And then there was Cookie. Gloria Towle-Hilt is a retired FMS teacher who started these trips to the soup kitchen to volunteer.  She now serves on the GCSD BOE. She greeted us all and gave us some background on the program. I was blown away to learn that FMS has been bringing students to volunteer for 25 years! I think we all felt very proud to say that we were now part of that history.


We got right to work. In preparation for the 200 people we would be serving, we were quickly shown how to set up each table. 


Each table needed placemats, condiments, and a centerpiece. Cookie reminded us again and again that the main goal was to make the diners feel welcome. They try to make the experience that of a real restaurant: something the diners aren't able to afford.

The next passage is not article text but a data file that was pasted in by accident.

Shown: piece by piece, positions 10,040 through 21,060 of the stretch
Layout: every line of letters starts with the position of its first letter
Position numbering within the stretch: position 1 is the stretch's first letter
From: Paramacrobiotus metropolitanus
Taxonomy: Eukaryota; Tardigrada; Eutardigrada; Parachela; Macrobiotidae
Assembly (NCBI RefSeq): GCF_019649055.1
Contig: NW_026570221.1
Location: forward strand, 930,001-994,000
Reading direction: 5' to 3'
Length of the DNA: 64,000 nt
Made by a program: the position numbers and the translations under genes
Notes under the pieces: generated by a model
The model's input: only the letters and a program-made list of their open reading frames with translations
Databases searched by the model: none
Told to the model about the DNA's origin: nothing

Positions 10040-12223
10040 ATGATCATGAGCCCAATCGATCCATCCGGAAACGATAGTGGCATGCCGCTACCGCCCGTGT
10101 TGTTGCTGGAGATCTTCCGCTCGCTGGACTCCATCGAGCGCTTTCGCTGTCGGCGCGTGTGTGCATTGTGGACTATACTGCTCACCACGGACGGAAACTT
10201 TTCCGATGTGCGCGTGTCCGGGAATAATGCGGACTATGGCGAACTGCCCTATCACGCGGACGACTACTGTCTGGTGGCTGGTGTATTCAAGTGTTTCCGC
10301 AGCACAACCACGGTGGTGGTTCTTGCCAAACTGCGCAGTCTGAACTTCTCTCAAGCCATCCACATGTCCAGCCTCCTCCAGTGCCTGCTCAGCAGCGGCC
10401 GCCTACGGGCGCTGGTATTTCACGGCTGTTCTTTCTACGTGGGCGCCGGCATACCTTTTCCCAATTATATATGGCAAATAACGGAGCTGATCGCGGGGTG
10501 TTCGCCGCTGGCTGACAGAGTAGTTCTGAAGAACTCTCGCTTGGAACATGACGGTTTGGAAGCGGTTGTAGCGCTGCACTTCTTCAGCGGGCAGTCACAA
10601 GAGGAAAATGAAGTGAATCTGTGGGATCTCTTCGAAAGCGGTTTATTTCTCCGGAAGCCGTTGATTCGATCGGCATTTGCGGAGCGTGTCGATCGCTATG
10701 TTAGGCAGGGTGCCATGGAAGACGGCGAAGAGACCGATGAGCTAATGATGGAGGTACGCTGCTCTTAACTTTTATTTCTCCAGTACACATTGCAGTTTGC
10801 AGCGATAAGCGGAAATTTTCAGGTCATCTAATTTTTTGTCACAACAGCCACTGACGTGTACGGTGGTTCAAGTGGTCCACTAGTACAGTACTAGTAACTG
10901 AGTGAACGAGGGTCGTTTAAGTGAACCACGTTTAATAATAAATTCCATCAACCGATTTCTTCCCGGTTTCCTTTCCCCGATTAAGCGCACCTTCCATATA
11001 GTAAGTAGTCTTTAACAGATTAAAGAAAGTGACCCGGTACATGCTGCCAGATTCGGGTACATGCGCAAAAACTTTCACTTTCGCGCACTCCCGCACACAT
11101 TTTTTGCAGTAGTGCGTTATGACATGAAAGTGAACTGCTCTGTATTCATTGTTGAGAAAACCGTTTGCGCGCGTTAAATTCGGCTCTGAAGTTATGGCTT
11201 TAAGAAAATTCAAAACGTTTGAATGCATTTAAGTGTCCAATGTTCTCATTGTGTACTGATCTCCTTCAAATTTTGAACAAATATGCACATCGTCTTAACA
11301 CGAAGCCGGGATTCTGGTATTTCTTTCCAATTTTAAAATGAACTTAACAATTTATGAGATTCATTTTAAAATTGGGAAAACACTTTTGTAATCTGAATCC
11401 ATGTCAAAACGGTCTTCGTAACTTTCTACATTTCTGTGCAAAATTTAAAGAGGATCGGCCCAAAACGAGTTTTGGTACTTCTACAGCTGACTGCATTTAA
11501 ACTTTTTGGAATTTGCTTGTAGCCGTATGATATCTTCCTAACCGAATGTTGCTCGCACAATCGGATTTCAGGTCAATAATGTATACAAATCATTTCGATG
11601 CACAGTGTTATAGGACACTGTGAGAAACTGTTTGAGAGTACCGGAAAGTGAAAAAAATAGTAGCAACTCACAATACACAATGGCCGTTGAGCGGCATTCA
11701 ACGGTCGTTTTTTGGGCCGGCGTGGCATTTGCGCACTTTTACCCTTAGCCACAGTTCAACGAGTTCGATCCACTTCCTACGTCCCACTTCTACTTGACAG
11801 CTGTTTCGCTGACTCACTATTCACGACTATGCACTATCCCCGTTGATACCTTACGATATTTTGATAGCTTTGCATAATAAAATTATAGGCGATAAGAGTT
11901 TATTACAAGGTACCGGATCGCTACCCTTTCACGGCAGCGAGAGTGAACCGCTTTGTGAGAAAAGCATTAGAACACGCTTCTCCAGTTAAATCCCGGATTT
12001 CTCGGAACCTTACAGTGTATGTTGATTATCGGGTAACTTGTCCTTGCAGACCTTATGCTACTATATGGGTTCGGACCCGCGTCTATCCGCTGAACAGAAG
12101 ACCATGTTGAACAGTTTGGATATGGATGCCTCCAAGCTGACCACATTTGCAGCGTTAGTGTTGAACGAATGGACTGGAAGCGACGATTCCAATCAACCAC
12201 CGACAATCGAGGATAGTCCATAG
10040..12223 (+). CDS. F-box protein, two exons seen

As the final touches were put on each table, I looked around and was so impressed with how serious the kids were taking the work. Even being here for 20 minutes, they took ownership over each task and wanted to do their very best.

We sat down once the tables were set up so Cookie could explain how the various responsibilities while serving. She is joined in this photo with Chris the chef from Druthers Restaurant. Druthers has committed to donate the meal to St. John's whenever FMS students are volunteering to serve. Another very proud moment!

As Cookie spoke, she stressed again the importance of making the diners feel welcome. Our number one job was simply to smile. Looking at my kids and the grins they already had, I knew they would not let her down!